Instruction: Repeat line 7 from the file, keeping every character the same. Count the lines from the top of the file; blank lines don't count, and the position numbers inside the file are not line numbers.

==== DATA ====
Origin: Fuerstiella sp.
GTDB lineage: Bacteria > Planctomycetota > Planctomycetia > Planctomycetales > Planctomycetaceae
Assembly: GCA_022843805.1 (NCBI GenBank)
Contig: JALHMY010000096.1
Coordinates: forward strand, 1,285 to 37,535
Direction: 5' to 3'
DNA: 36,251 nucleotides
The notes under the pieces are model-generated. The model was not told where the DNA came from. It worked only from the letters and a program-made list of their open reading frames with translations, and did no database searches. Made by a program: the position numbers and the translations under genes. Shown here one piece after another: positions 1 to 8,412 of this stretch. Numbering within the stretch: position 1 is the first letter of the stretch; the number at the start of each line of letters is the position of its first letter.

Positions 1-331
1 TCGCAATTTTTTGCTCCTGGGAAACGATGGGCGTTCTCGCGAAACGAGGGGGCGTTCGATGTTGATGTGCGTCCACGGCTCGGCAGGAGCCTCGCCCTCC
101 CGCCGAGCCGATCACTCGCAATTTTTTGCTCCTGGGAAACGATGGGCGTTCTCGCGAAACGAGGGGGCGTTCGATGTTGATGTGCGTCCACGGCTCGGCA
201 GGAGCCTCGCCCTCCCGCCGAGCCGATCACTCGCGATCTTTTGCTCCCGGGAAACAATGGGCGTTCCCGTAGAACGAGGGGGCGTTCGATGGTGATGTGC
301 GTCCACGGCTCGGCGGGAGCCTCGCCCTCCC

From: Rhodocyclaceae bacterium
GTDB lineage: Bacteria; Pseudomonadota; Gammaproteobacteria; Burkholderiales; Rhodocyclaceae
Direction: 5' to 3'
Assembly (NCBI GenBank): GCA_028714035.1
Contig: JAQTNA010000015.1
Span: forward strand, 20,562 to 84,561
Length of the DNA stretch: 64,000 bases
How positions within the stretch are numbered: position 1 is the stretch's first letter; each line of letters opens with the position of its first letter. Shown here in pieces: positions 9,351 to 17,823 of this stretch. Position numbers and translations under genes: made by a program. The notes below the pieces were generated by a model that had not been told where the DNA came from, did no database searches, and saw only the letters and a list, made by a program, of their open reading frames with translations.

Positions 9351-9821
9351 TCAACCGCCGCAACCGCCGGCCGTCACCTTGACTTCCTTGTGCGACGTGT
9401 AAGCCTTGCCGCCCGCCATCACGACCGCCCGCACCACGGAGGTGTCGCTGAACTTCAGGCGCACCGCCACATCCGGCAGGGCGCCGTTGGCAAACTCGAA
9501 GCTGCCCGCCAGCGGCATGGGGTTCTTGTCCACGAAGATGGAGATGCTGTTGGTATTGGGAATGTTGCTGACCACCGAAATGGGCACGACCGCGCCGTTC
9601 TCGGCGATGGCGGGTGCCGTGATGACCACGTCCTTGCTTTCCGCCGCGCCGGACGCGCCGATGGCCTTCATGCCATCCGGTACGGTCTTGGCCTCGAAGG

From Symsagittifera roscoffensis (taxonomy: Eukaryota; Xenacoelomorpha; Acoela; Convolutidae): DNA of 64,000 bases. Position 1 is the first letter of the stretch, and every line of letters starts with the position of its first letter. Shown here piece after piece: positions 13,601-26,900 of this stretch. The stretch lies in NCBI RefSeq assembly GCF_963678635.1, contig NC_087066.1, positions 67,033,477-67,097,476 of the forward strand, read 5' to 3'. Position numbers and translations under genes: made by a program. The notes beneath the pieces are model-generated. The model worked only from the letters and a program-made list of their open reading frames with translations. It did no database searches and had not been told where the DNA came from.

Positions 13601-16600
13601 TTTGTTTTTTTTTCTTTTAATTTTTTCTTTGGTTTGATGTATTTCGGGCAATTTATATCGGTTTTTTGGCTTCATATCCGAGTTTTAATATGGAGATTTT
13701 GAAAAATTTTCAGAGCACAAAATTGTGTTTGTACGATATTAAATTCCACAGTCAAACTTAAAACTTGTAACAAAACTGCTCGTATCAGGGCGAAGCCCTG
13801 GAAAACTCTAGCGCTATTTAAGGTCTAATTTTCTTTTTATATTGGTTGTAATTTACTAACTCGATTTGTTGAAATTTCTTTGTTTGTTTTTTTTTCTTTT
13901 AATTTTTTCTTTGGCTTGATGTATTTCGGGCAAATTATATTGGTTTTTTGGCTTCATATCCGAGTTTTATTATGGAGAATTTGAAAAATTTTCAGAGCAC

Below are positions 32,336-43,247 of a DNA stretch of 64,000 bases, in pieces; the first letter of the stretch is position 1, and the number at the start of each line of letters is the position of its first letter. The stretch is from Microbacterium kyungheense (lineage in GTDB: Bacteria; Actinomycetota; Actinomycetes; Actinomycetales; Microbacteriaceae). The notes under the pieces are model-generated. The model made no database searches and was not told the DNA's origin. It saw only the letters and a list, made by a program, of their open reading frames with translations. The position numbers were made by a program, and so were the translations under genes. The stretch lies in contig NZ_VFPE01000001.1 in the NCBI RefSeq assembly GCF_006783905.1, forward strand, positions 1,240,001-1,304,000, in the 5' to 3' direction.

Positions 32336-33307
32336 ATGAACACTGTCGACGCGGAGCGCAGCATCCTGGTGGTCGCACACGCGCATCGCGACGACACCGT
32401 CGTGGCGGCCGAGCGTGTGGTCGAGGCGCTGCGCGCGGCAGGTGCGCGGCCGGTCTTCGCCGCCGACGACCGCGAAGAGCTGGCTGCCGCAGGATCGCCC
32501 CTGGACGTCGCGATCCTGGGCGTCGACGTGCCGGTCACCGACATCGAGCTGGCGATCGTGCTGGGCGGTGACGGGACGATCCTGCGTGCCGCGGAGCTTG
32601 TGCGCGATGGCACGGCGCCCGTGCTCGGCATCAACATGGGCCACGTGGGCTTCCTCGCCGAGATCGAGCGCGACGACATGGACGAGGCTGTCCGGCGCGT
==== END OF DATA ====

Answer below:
DNA: 36,251 nucleotides